12-14 titanium dioxide

[Image above] Dye-sensitized solar cells use titanium dioxide, but even more solar energy conversion technologies could use TiO2 if an easy way to dope the material with nitrogen is found. Credit: NurdRage, YouTube


With silver bells and holly wreaths decorating the halls, it can only mean one thing—time to apply sunscreen!

Though many equate sunscreen with the beach, winter is also a burn-risk season—snow reflects up to 80 percent UV radiation, much more than the approximately 15 percent reflected by dry beach sand.

As you reach for your sunscreen, take a moment to notice one of the main ingredients: titanium dioxide.

Titanium dioxide (TiO2) is a photocatalyst, meaning it is a material that hosts a chemical reaction after absorbing light. In sunscreen, TiO2 will absorb the incoming UV rays and keep it from reaching your skin, later releasing the absorbed light’s energy as heat. TiO2 is also used in self-cleaning concrete and glass because the absorbed UV light energy breaks down dirt.

Yet despite the myriad uses for TiO2 that scientists found based on the material’s UV ray absorption ability, they are still looking to achieve more—by extending the abilities of TiO2 into the visible light spectrum.

Visible light accounts for about 47 percent of the solar spectrum, while UV light is only 2 percent (infra-red accounts for 51 percent). TiO2 cannot absorb visible light because its band gap is too wide—approximately 3.2 eV, compared to visible light’s range of 1.8-3.1 eV. If the band gap of TiO2 could be narrowed into the range of visible light (in other words, if TiO2 could absorb visible light), its other properties—nontoxicity, high stability, and low cost—would make TiO2 an ideal candidate for green energy technologies, like solar cells.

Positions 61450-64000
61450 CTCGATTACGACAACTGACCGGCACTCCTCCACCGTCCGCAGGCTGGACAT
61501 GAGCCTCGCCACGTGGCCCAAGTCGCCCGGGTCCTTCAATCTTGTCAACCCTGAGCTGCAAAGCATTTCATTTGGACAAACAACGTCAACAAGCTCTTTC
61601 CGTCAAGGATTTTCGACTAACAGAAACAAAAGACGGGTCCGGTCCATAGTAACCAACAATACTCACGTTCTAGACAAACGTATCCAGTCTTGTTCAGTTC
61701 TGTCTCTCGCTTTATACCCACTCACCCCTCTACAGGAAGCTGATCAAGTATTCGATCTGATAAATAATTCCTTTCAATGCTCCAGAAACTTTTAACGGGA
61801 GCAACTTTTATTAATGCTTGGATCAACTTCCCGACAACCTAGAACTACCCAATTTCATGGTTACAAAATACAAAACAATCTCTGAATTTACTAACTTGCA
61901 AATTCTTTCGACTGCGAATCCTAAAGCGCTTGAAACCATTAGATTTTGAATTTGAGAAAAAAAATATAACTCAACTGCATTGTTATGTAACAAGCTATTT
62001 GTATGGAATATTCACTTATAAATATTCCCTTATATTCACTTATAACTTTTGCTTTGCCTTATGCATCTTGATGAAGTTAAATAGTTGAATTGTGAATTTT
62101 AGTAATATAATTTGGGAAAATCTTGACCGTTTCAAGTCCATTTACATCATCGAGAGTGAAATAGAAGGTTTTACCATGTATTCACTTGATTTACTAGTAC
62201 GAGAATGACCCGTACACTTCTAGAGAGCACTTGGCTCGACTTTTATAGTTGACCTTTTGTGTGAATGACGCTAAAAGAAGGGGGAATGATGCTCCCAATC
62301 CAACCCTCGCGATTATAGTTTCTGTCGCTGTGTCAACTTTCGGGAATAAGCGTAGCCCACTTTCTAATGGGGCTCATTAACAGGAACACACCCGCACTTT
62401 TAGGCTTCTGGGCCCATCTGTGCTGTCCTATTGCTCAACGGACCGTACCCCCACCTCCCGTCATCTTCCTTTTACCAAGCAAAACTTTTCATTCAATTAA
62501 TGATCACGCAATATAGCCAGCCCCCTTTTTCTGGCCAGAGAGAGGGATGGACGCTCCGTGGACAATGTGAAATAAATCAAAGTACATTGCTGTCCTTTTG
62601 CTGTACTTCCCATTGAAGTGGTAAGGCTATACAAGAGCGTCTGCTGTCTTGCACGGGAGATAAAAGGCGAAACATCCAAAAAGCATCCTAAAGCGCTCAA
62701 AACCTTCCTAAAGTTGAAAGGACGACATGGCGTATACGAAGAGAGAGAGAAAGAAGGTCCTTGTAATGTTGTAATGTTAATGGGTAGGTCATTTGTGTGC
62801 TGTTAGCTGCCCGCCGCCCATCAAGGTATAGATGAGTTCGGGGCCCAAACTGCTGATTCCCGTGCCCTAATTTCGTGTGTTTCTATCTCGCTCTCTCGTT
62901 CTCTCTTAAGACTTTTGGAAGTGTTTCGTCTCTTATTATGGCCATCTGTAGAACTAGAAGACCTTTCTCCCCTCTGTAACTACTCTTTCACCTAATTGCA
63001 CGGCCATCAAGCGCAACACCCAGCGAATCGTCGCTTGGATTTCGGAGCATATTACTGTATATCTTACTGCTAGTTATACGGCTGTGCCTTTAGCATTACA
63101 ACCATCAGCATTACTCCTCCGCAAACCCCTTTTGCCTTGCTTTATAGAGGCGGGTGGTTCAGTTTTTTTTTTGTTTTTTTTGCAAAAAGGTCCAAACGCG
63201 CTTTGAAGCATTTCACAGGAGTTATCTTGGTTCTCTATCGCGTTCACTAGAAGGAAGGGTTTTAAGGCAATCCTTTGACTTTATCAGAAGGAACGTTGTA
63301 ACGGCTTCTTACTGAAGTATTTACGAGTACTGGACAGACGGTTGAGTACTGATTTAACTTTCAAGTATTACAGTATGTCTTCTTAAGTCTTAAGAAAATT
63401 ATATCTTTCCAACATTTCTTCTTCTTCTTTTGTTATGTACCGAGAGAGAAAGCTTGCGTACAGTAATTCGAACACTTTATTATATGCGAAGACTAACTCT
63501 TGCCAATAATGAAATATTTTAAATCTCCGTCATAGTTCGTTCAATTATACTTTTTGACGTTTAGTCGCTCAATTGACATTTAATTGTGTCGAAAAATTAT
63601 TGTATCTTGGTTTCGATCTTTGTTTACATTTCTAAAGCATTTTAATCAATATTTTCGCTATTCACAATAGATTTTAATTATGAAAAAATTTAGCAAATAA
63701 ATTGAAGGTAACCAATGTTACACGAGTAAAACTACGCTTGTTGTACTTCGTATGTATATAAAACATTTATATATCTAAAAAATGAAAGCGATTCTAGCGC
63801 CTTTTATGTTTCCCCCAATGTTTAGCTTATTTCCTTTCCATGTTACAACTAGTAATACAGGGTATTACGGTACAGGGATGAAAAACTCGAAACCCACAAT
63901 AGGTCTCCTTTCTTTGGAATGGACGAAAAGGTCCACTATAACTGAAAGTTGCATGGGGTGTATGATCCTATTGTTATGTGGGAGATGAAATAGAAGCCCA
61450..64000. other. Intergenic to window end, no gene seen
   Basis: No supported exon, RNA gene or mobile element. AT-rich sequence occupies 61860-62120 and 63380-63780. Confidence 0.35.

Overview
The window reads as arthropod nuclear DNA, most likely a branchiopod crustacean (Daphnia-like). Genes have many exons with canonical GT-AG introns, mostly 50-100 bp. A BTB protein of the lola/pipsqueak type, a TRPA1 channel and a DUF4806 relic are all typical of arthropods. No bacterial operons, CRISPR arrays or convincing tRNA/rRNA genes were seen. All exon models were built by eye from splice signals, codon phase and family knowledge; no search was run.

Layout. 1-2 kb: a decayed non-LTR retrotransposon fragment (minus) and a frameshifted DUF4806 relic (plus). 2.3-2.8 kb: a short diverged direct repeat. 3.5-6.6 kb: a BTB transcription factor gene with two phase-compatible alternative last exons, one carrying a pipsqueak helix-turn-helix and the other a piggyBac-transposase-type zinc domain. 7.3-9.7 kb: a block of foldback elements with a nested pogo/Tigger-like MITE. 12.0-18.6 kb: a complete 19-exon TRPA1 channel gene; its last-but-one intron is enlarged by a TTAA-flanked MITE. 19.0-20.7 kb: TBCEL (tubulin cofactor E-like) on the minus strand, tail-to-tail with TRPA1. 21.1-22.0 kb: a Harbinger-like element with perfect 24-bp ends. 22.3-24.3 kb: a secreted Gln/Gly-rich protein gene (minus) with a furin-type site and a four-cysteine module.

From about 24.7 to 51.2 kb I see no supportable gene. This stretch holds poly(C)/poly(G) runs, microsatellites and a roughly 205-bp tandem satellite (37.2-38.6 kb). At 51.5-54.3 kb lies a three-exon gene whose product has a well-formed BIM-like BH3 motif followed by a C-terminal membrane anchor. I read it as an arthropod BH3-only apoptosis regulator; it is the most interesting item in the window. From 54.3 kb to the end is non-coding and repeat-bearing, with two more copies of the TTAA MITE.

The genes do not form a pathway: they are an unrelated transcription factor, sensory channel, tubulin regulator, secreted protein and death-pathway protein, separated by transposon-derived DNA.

Doping titanium dioxide with different metals and nonmetals narrows the band gap, making the material able to absorb visible light. Credit: Suresh C. Pillai et al., Journal of Photochemistry and Photobiology C

To achieve visible light absorption, scientists have tried doping TiO2 with both metals and nonmetals; specifically, nitrogen showed to be a good doping choice due to its small ionization energy, high stability, and low cost. Several approaches to doping TiO2 nanotube arrays with nitrogen include one-step direct electrochemical anodization of a titanium nitride alloy and hydrothermal reaction. But new research shows an easy way to dope: simple thermal annealing.

A team of Vietnamese and Taiwanese researchers led by Jihperng Leu, professor of materials science and engineering at National Chiao Tung University (Hsinchu, Taiwan), published a recent paper describing how they successfully fabricated nitrogen-doped TiO2 nanotube arrays by annealing the arrays in ambient N2 gas at 450°C (840°F) for three hours. The N-doping concentration (between zero and 9.47 percent) was varied by controlling N2 gas flow rates between 0 and 500 cc/min.

The researchers determined the band gap narrowed noticeably the more nitrogen they deposited, from 3.13 eV (zero percent nitrogen) to 2.95 eV (9.47 percent nitrogen). When they tested the reaction rate, they discovered the TiO2 nanotube arrays doped with 9.47 percent nitrogen had a reaction rate 125 percent higher than that of undoped samples.

“The results of this study demonstrate that the simple annealing process is beneficial for introducing N-doping into TiO2,” say the researchers in the paper.

Titanium dioxide is already commonly used in dye-sensitized solar cells, but with more research like this study, TiO2 may soon be used in far more photovoltaic technologies.

The paper, published in Micromachines, is “Enhanced Photocatalytic Performance of Nitrogen-Doped TiO2 Nanotube Arrays Using a Simple Annealing Process” (DOI: 10.3390/mi9120618).